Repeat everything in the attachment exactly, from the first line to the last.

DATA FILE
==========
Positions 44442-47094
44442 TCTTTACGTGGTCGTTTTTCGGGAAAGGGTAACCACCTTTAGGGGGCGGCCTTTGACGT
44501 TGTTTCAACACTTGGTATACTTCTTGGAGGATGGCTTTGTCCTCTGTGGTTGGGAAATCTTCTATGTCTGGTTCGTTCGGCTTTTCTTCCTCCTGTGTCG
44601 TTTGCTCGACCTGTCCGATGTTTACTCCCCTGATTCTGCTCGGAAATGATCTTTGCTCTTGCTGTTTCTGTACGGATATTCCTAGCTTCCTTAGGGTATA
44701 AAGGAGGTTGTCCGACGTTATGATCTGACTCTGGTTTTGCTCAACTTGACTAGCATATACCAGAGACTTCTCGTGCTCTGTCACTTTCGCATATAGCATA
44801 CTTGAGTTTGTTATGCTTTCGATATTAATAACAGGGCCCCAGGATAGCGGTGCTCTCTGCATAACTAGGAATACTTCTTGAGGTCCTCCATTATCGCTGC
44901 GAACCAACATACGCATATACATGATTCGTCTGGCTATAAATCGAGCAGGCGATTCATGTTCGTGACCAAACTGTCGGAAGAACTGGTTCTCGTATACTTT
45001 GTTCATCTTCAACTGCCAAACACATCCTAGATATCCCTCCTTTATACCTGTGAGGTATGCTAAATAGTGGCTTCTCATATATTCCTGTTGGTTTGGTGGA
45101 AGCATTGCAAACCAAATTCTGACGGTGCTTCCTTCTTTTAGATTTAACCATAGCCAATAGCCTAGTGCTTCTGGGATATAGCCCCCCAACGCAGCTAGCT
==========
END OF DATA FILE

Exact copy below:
Positions 44442-47094
44442 TCTTTACGTGGTCGTTTTTCGGGAAAGGGTAACCACCTTTAGGGGGCGGCCTTTGACGT
44501 TGTTTCAACACTTGGTATACTTCTTGGAGGATGGCTTTGTCCTCTGTGGTTGGGAAATCTTCTATGTCTGGTTCGTTCGGCTTTTCTTCCTCCTGTGTCG
44601 TTTGCTCGACCTGTCCGATGTTTACTCCCCTGATTCTGCTCGGAAATGATCTTTGCTCTTGCTGTTTCTGTACGGATATTCCTAGCTTCCTTAGGGTATA
44701 AAGGAGGTTGTCCGACGTTATGATCTGACTCTGGTTTTGCTCAACTTGACTAGCATATACCAGAGACTTCTCGTGCTCTGTCACTTTCGCATATAGCATA
44801 CTTGAGTTTGTTATGCTTTCGATATTAATAACAGGGCCCCAGGATAGCGGTGCTCTCTGCATAACTAGGAATACTTCTTGAGGTCCTCCATTATCGCTGC
44901 GAACCAACATACGCATATACATGATTCGTCTGGCTATAAATCGAGCAGGCGATTCATGTTCGTGACCAAACTGTCGGAAGAACTGGTTCTCGTATACTTT
45001 GTTCATCTTCAACTGCCAAACACATCCTAGATATCCCTCCTTTATACCTGTGAGGTATGCTAAATAGTGGCTTCTCATATATTCCTGTTGGTTTGGTGGA
45101 AGCATTGCAAACCAAATTCTGACGGTGCTTCCTTCTTTTAGATTTAACCATAGCCAATAGCCTAGTGCTTCTGGGATATAGCCCCCCAACGCAGCTAGCT